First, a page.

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7.

I’m sure real wizards just twist their long jump rings and appear straight there. In fact, I know that’s true. I, however, am an enchantress, as is Lucette. We’re stuck with running all the way to the Insmoor Magical Institute. It’s warmer than it’s been, so the snow falling is actually freezing rain, and we splash through half an inch of it on the sidewalks while another inch comes down from the sky, not even counting the stuff sliding off the roofs on us. We are both well-dressed for the weather: she’s got a short plaid skirt and a tight red sweater with a thigh-length coat over it and no hat, and I have a knee-length peasant dress, in off-white, with a cardigan-ish thing and a woolen cap but no coat. We’re soaked within a block. We have our wands in our hands.

“This weather,” shouts Lucette, “it’s gotta be their doing.”

“I’m gonna learn that spell,” I shout back. “Give them a dose of their own.”

“Your first? The three word weather spell?”

“No! Maybe third! I have a whole list, Lucette!”

“So do I,” she shouts as we splash across North Bridge Street and the biggest puddle in the central district. “Cease! Mind stab!”

“Hold, stone sleep, Arnulf’s Fart,” I shout back.

“Oh, good one. Shadow scout! Feelings is a three worder!”

“Lots of choices,” I say. We pull up in front of the big gate. Things look normal. It’s the picture of what a school closed for vacation (or orc wars) looks like. But somehow in some sense I didn’t have till this year, I can see the glow around the library wing. Lucette can too.

“Library,” she says.

I say, “I think someone’s making an unauthorized withdrawal.”

“I bet you hate that when Padric does it,” she says. Before I can think what to say to that, we’re running across Roedark Street and through the muddy side garden. We get to the side door of the library and dither. It flies open and four black-clad half-ogres emerge with gigantic black crossbows.

Ag,” we both shout, waving our wands. They all go down sleeping in the sleet. “”On the other hand,” I say, “the classics still have their place.”

We charge in through the door, which we’ve never seen open before. A group of people is standing in the middle of the big central room: they seem to be defending the reference desk. For a tenth of a second I think it’s just them. There are brand-new stone and wax statues decorating the reading room, including one girl I know who looks like she was just sitting there studying for her alchemy test when they showed up.

Immediately we get hit with hold spells. We raise our wands. We’re holding hands: my wand’s in my left hand, hers is in her right. No plan. We shout kno eur together: the reverse spell. And we discover something odd.

We have no trouble resisting. It’s the hands: I mean my right hand holding her left. I feel a tingle there.

We just used about a quarter of our total spell energy for the day. And two of those wizards at the reference desk are held.

More happens, and it happens so fast I don’t get it all. I get a cease spell and fail, but when my spell power drains away there’s more spell power, with a lemon-vanilla flavor that can only be of Barnswallow origin. So I toss another kno eur, this time to reverse a stone figure spell, and guess what? There’s a statue at the reference desk.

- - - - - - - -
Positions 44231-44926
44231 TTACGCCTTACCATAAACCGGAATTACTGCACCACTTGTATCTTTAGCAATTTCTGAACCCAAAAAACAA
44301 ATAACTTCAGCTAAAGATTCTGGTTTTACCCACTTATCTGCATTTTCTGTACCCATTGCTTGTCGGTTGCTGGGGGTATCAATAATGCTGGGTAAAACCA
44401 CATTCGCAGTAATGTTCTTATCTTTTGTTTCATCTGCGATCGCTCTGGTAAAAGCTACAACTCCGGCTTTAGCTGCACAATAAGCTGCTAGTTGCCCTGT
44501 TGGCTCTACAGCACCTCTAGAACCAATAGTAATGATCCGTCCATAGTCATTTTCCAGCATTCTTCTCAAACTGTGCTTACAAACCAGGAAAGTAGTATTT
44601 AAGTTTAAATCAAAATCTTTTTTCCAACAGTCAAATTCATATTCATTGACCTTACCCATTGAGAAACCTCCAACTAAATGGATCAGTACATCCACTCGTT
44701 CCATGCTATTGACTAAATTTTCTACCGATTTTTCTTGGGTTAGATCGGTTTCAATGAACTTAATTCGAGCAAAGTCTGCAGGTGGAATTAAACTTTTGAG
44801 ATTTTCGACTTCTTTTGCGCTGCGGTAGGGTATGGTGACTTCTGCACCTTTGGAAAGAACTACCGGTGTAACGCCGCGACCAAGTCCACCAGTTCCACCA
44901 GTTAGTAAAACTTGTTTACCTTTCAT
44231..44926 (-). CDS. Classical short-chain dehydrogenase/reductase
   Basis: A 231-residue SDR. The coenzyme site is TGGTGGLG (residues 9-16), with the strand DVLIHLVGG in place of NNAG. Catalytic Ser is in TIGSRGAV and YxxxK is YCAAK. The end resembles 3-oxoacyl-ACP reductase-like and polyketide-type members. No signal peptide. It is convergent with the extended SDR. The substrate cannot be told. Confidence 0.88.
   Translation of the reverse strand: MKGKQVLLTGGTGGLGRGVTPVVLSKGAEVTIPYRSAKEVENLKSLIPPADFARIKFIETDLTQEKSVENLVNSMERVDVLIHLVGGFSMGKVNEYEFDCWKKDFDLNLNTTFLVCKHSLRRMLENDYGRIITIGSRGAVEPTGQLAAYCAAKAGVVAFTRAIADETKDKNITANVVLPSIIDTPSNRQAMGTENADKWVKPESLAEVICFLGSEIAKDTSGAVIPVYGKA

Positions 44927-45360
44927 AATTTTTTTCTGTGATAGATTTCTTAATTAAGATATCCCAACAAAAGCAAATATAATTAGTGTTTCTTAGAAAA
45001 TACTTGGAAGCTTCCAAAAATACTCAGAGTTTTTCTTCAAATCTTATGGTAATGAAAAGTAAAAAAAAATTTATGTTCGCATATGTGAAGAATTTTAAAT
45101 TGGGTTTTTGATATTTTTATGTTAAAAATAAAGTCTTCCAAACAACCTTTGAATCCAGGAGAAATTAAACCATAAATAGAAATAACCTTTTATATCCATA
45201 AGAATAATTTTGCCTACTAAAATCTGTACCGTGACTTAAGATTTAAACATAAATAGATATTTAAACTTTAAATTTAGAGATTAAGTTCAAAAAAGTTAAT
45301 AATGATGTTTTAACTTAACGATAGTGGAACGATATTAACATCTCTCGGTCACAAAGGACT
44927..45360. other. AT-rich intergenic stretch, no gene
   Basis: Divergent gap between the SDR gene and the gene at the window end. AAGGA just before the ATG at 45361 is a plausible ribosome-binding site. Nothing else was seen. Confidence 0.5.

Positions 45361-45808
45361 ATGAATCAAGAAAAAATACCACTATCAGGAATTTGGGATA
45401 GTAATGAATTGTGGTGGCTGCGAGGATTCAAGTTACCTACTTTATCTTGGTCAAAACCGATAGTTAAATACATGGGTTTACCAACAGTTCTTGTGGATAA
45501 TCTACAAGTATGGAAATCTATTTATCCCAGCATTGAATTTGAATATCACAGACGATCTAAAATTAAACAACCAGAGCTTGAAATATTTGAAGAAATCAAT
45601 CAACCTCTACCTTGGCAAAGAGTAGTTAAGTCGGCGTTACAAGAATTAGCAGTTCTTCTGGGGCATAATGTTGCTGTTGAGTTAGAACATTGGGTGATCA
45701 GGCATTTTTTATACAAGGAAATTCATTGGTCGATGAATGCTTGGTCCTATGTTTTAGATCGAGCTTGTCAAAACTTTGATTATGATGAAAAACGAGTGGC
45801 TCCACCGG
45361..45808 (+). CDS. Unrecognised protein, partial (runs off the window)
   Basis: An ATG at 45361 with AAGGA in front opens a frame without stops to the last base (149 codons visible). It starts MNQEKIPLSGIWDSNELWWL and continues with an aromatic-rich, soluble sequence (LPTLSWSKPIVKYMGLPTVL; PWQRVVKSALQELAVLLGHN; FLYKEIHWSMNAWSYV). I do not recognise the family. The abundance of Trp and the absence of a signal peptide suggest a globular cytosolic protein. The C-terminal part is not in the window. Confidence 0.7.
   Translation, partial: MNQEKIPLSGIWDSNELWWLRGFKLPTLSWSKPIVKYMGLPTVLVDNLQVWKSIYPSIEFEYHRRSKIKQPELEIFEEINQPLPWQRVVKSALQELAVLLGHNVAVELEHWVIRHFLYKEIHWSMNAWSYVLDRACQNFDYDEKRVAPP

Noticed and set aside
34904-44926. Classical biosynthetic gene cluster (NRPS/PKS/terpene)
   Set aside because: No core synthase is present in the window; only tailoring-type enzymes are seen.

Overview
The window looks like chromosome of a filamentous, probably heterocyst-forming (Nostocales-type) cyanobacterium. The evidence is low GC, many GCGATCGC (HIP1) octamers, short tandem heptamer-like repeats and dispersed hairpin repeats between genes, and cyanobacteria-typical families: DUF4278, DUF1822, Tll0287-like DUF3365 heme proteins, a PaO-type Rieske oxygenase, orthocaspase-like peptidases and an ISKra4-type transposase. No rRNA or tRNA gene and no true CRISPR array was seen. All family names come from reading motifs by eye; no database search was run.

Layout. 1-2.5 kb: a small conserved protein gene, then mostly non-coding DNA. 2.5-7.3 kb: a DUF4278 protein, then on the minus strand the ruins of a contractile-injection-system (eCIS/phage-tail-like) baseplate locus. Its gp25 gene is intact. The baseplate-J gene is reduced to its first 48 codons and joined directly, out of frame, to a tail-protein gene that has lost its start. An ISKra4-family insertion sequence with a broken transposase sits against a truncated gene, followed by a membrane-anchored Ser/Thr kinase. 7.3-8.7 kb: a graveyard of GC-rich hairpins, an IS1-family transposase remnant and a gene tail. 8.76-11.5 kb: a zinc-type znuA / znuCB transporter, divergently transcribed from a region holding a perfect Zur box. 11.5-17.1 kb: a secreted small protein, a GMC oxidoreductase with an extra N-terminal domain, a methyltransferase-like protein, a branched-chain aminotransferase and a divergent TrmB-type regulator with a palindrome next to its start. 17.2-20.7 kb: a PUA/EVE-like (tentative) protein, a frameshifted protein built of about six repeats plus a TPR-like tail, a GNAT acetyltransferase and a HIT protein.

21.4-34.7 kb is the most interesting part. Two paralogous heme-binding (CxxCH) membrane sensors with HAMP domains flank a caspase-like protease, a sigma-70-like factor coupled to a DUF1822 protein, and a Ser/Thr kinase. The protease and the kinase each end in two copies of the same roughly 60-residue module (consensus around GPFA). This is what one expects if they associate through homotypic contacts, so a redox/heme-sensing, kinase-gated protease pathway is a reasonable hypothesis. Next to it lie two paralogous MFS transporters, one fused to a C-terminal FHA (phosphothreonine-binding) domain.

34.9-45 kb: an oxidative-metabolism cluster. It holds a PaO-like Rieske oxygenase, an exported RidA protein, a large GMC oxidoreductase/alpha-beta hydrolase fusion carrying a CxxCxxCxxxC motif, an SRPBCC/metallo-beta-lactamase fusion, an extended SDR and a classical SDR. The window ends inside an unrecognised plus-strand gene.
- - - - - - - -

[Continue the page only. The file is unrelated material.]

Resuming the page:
And just then, with a psychic crash, four more figures appear: it’s Shmoke and the Headmistress, and two wizards I’ve never seen. They’re cussing each other out as they throw very fast, very long spells. Shmoke: I’ve never seen him in actual action, and it’s news to me. Anything they throw at him looks stupid. He does something to one of them, a guy with a little goatee who looks like he wants to look evil, and the goatee guy is thrown off in some random direction. The other, a venomous-looking brunette, uses about a ten-word cease on Shuy, who tries her own kno eur—I used the same spell as the Headmistress!—and fails. Shmoke throws a big spell at his last surviving foe, and things look bad for her.

She throws a quick spell, maybe six words, and everything slows down. I can see Shmoke’s spell coming at her at about a foot per second.

She waves her wand around and she and about half her held, Sleeped and stone-figured pals disappear. Shmoke heaves a sigh of disgust.

Several more faculty show up, or come un-held: Stintsing, Eald, Zing-Grey, old Givmore. They go about the room dispelling and de-stoning, while the librarian, Helgelin, and her assistants sigh and begin straightening things up. Egmont and Glee and Gregorio, all among the held and stoned, barely have time to stretch and dust off before they’re put to work.

“You two,” says Shmoke. “Nice job.”

“Uh, us?” says Lucette. We look at each other. Then we giggle and high five.

“Now shut that door and pitch in, will you? There’s plenty to clean up.”

 

And that was the last gasp of the orc war, it turns out. All that’s left to take care of is a few raids on the retreating enemy. Padric takes yet more wounds; I see Unwin at Sleepy’s with Eleanor and while she still looks fine, he’s got bandages on his bandages. Zelin gets called out on the next two nights as some sort of secret unit she’s in chases the foe back where it came from, but of course she doesn’t get wounded, no, not she.

As for Lucette and me, we’re buried in clean-up work all over the Institute and the town. And we’re up for our sorcery tests.

 

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